The Jelly Jam is a power trio consisting of (left to right) Dream Theater’s John Myung, guitarist Ty Tabor of King’s X, and Dixie Dregs drummer Rod Morgenstein.

This PG exclusive shows new, behind-the-scenes studio footage of the prog-rock supergroup featuring Ty Tabor (King's X), Rod Morgentstein (Dixie Dregs, Winger), and John Myung (Dream Theater).

Trios rarely come as pedigreed as the Jelly Jam, which is comprised of bona fide progressive-rock royalty: King’s X guitarist-vocalist Ty Tabor, Dream Theater bassist John Myung, and Dixie Dregs/Winger drummer Rod Morgenstein. Since forming 14 years ago, the heavyweight collective has issued three enthusiastically received albums (2002’s The Jelly Jam, 2004’s The Jelly Jam 2, and Shall We Descend circa 2011), and on May 27 they return with their fourth release, Profit.

Belying their moniker, the Jelly Jam don’t trade in elongated jams. Rather, they specialize in a remarkably sophisticated and tuneful hybrid of classic and alternative rock, with Myung and Morgenstein powering the kind of earth-moving grooves that allow Tabor’s majestic vocal harmonies and widescreen guitar hooks to sail.


The cover image of Jelly Jam's new album Profit.

But the band hasn’t vanquished all traces of its proggy roots: True to form, Profit is a concept album. As Tabor explains, the album focuses on “a fight between progress and jobs at all cost and not thinking about any future payments that are going to have to be made.” Elaborating on how the group pieced the album together, the guitarist explains, “We recorded a lot of excess music and chose songs that work together towards the general story idea. Musically and sonically we started experimenting a lot further than we had before. It stands on its own as an album beginning to end, with a purpose.”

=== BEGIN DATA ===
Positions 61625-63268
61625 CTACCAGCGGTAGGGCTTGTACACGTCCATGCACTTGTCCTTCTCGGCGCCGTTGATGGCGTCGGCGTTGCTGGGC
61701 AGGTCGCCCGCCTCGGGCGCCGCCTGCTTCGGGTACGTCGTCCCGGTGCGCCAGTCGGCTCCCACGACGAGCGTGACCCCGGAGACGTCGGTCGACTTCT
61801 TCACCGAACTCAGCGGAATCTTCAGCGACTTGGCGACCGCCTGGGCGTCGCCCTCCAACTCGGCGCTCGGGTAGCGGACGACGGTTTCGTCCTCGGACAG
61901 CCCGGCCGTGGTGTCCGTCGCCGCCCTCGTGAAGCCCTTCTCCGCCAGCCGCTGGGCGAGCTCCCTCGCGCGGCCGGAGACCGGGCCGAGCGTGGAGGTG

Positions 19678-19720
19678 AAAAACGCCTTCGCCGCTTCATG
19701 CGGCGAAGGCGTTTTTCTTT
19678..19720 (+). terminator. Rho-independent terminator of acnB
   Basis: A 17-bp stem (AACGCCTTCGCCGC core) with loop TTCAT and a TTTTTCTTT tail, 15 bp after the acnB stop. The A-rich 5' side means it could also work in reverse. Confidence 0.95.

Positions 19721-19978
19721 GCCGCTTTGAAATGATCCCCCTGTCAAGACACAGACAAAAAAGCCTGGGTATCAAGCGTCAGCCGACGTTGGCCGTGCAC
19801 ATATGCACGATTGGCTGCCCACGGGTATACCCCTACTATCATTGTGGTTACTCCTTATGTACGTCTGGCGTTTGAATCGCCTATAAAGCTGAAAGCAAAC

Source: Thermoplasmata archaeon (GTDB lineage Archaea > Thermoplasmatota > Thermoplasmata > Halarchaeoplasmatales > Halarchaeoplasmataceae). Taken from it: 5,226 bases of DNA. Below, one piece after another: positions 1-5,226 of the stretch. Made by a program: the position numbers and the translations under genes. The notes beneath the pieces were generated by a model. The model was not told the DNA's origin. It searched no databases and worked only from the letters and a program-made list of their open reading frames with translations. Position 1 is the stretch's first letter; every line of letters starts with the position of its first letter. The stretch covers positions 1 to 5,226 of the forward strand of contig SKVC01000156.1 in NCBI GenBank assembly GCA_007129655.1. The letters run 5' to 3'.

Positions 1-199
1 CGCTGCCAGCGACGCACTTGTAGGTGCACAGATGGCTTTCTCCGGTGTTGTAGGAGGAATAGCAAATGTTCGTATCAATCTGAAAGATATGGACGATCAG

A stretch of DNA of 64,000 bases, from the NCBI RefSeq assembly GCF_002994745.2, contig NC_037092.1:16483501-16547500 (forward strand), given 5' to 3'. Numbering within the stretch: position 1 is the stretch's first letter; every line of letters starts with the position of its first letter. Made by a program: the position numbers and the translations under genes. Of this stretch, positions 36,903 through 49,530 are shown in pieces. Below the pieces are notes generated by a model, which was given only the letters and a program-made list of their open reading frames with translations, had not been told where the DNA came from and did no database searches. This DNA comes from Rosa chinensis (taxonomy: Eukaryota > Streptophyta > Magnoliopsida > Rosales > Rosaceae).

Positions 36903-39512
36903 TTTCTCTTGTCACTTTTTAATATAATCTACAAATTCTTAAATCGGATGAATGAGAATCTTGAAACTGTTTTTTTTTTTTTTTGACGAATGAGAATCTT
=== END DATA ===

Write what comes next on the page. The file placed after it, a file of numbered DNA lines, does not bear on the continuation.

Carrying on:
In a move sure to shock and awe, the album preview video we’re premiering here shows the Jelly Jam being interviewed by this writer during the tracking sessions for Profit. The band’s ebullient demeanor during the interview (sarcasm intended) is offset by Tabor’s bulldozer riffs on vicious alt-metal tracks like “Water,” “Mr. Man,” and “Memphis,” along with the hypnotic, bell-like arpeggios he weaves throughout the Beatles-esque “Heaven.” And if the studio footage has you salivating to see the Jelly Jam live, you’re in luck: In late July, the band is hitting the road to tour for the first time.

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